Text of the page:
National Clean Air Programme (NCAP) good start but needs transparent action: Greenpeace India

New Delhi March 12 2018 | Greenpeace India accessed exclusive concept document of National Clean Air Programme (NCAP), a flagship program of MoEF&CC to mitigate nationwide air pollution health emergency. The document obtained through the Right to Information application shows multiple aspects of the program along with initiatives.

The announcement of National Clean Air Programme (NCAP) was made on December 18th 2017 to a reply in the Rajya Sabha by the Minister of Environment Forest Climate Change. The framework points out aspects which are good steps towards formulating an action plan.

Sunil Dahiya, Senior Campaigner, Greenpeace India said “it is good to see government’s growing concentration towards air pollution, however there is an ambiguity on the planning given the lack of information on public domain regarding NCAP, there has to be a transparency of information in the public domain and inclusive public participation starting from planning level. The concept note on the National Clean Air Programme (NCAP) is a big step in the right direction to achieve breathable air across the country and we hope that CPCB and MOEF&CC along with other ministries and departments come up with a detailed action plan soon and inform the public.”

Lacks Specificity, Timelines and Directions
The draft in its existing form has no reference of specific management activities and source based initiatives for implementation of air quality management systems. “ The draft needs more thinking and clarity in terms of articulating interim milestones for completing source apportionment studies to reduce 35% & 50% pollution in three and five years respectively along with specific targets for polluting sectors such power and industry”; said Dahiya.

Strengthening Monitoring & Evaluation Mechanism
Greenpeace India Airpocalypse II report highlighted that more than 80% of cities in the country where air quality is monitored are severely polluted and it impacts 47 million children across the country. Also, 580 millions number of people in India don’t even have a single air quality monitoring stations in districts they are living.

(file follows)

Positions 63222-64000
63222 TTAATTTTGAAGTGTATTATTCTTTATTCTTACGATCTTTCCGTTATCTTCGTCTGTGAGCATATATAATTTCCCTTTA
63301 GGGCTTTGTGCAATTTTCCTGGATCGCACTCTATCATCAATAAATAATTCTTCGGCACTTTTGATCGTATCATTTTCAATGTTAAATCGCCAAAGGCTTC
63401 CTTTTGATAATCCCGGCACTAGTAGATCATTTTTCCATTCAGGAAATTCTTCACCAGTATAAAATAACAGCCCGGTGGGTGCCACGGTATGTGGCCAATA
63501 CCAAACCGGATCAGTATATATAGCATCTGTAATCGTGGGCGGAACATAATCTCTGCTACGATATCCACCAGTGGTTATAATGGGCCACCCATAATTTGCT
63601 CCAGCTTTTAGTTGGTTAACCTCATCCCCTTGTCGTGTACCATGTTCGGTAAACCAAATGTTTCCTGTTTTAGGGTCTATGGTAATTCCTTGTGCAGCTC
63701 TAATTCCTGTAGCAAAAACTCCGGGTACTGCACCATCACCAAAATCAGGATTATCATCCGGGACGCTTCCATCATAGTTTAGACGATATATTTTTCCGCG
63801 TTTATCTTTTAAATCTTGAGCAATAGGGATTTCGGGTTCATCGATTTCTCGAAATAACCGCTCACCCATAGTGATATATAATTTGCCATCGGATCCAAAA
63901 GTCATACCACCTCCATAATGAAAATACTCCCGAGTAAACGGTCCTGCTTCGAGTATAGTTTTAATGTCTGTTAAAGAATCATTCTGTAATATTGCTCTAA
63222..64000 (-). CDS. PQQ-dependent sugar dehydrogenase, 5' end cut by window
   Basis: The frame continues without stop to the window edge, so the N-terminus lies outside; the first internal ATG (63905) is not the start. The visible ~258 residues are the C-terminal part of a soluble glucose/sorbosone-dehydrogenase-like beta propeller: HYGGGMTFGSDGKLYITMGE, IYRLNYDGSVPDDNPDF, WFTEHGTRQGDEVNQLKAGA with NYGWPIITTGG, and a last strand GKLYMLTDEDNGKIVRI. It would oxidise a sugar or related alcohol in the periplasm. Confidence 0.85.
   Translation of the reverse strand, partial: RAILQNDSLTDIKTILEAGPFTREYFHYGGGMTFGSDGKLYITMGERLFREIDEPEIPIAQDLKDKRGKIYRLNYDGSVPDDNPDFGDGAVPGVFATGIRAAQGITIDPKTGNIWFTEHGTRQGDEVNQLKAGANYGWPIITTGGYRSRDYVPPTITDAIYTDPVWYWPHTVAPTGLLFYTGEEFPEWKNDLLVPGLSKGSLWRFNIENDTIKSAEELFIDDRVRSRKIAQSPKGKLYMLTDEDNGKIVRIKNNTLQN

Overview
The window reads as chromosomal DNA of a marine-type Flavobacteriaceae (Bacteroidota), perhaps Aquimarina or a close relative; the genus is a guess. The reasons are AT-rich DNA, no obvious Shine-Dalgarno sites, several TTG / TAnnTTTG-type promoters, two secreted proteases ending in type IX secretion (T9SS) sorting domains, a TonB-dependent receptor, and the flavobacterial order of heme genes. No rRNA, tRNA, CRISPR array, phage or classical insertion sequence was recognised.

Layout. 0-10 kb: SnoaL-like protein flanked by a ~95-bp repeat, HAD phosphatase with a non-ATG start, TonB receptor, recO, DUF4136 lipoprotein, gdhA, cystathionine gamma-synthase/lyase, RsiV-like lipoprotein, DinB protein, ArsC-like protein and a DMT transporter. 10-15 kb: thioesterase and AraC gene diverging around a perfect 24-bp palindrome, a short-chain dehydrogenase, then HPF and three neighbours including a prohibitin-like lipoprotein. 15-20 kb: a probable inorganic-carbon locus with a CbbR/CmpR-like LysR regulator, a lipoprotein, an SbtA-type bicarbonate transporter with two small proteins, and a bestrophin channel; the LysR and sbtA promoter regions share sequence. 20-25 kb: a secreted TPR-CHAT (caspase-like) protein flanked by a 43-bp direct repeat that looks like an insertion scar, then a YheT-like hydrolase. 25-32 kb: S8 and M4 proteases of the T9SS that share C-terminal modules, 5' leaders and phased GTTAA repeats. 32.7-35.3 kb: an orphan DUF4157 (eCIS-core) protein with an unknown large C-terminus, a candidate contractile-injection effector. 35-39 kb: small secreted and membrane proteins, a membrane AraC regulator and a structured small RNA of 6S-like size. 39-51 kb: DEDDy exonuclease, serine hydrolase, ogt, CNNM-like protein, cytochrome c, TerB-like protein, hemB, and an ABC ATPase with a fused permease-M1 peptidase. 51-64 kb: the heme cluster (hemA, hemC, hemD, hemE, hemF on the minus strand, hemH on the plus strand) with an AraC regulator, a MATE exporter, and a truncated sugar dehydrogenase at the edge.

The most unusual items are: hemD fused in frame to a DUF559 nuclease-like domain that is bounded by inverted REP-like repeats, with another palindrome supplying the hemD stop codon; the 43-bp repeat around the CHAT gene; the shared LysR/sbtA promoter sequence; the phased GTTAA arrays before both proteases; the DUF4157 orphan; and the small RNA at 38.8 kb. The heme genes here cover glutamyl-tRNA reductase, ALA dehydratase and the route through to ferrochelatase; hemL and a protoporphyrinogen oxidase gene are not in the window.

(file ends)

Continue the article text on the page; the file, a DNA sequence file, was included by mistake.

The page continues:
NCAP emphasizes on increasing manual monitoring station from 684 to 1000 stations across the country and CAAQMS to 268 from existing 84 which is a good step.

Learning from Thermal Power Plants Emission Standards Notification, Dec 2015
Greenpeace hopes that the National Clean Air Programme (NCAP) should not follow the precedent set by what is happening with the new emission standards for coal based power plants (communicated in December 2015). Even after the stipulated deadline (December 2017) not even a single power plant complies to the norms and we are still facing the public health emergency of high air pollution levels originating from power sector.
“The fact that this concept note is not even available in the public domain raises concerns on how the government is going to make the NCAP a truly participatory initiative. It’s important that all discussions and documents regard to NCAP to be available in the public domain and people are informed of planning, implementation and progress made through press briefings and other channels”, concludes Dahiya.

Highlights of National Clean Air Programme based on NCAP concept note and minutes of the discussions

National Clean Air Programme framework has the following aspects which is the right beginning towards formulating region/state/city centric action plans.
1.    The discussion within MoEF&CC signifies a target of 35% reduction of air pollution in the next three years and 50% reduction in the next five years for at-least 100 cities across India.
2.    The framework emphasizes on increasing manual monitoring station from 684 to 1000 stations across the country and CAAQMS to 268 from existing 84.
3.    Increasing PM2.5 monitoring infrastructure from 67 stations to all NAMP stations (proposed number is 1000)
4.    Tackling pollution from various sources across the country, identifies power, transport, industry, residential and agriculture sectors and along with inter-city regional pollution background from areas outside city boundary limits, i.e., interstate approaches
5.    Data dissemination to the public, inclusive public participation on planning and implementation for the National Clean Air Programme
6.    Setting up of Air Information Center for data analysis, interpretation, dissemination including GIS platforms
7.    Envisaging Air Quality Forecasting System as a state of the art modeling system, which forecasts the following day’s air quality.
8.    Building up of an updated national emission inventory etc.

Notes to Editor-
1.    NCAP Concept Note-

1.    Greenpeace India Airpocalypse II Report- 

For Further details-
Madhulika Verma, Senior Media Specialist, 9971137736,
Sunil Dahiya, Senior Campaigner, 9013673250,